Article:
More than 4,000 British Tamils are calling on the British government to intervene in the conflict in the former colony. They chanted: “Gordon Brown open your eyes”, watched by ranks of nervous-looking police officers.
Numbers swelled throughout the night, when news broke of a fresh wave of attacks that has left 25,000 Tamils displaced in the north of the country.
Dozens of Tamil shopkeepers kept the crowd from going hungry, handing out fizzy drinks, crisps and sandwiches.
Diary wonders if David Miliband has got the message yet.

League star’s sound of the streets

BIG Ben’s chimes, top deck of the bus “brrups” and the intermittent cry of “pound of strawberries” from the market, are sounds that will be familiar to most Londoners.
Electronic music pioneer of Human League fame, Martyn Ware (pictured), is set to distill what he thinks is the definitive soundtrack to life in the big smoke. His composition will be broadcast from speakers fitted to the tall trees of Leicester Square as part of the SoundLife London project.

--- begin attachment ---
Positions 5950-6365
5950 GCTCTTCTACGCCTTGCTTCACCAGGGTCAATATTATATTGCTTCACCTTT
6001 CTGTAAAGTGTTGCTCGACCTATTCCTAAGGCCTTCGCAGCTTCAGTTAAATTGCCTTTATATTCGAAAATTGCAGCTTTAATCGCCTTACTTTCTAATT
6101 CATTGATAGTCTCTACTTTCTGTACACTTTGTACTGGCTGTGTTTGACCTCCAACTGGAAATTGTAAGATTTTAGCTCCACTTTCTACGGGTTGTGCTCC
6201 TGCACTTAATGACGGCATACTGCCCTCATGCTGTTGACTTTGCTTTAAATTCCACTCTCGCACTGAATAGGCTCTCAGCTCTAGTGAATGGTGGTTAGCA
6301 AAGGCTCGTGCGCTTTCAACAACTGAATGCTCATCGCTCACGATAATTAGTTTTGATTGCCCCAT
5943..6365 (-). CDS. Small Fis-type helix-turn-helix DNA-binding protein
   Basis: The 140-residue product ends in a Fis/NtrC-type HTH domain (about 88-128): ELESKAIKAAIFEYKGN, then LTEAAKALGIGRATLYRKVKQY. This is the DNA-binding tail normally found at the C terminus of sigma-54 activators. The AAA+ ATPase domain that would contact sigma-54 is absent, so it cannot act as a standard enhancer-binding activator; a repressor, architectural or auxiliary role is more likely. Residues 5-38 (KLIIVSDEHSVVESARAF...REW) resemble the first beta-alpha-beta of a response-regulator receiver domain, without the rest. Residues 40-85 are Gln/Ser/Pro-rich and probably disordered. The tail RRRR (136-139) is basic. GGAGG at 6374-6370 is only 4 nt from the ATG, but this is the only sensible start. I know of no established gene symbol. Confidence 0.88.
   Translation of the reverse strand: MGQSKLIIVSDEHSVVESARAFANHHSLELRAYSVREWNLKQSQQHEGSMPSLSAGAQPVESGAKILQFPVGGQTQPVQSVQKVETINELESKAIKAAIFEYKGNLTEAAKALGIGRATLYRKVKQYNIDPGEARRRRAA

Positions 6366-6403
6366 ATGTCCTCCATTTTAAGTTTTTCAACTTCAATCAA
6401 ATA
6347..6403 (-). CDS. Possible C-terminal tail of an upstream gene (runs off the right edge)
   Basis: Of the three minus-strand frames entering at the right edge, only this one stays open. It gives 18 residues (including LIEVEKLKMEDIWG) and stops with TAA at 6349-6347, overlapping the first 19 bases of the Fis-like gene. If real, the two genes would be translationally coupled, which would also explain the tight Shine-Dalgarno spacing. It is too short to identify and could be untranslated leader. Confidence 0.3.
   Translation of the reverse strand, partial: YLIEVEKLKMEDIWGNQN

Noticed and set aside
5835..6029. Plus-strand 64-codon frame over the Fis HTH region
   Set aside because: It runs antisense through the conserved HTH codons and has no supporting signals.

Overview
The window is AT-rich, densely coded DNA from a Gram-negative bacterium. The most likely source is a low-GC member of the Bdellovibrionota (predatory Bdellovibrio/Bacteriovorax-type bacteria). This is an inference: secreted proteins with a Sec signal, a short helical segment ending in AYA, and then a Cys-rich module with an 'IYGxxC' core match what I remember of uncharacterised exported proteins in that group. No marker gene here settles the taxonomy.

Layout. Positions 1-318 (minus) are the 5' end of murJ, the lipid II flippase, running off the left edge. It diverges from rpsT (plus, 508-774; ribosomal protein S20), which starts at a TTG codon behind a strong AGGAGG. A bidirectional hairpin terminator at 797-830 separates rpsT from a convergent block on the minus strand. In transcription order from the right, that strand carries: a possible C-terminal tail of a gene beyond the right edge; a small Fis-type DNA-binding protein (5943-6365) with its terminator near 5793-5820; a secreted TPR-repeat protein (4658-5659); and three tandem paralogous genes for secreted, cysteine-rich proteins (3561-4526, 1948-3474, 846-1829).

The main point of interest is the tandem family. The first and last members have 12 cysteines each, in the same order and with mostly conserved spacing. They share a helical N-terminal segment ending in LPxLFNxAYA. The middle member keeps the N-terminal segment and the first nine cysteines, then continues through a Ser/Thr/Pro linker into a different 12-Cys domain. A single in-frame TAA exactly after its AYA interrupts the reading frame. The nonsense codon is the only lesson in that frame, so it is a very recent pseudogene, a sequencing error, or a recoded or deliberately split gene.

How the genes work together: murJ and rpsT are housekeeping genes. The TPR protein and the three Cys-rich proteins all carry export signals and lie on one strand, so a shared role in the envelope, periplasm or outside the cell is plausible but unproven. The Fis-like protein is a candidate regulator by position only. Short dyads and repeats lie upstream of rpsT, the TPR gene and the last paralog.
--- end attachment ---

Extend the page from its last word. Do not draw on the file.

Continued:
His researchers include schoolchildren, youth centres and pensioner groups – all of whom were equipped with hand-held recorders, with the task of capturing the sounds they believes best represent the city
Mr Ware said: “As someone who has worked in popular music for a long time, it’s in my soul that I want to appeal to the broadest range of people.
“This is a world first piece of public sound art where hundreds of people can also become the artists and share their own individual and unique view of London.”
Westminster Council has provided £8,000 of funding to support the project, which will be broadcast in the square from June 4 to June 14.

Comment on this article.
(You must supply your full name and email address for your comment to be published)







Theatre Music
Arts & Events Attractions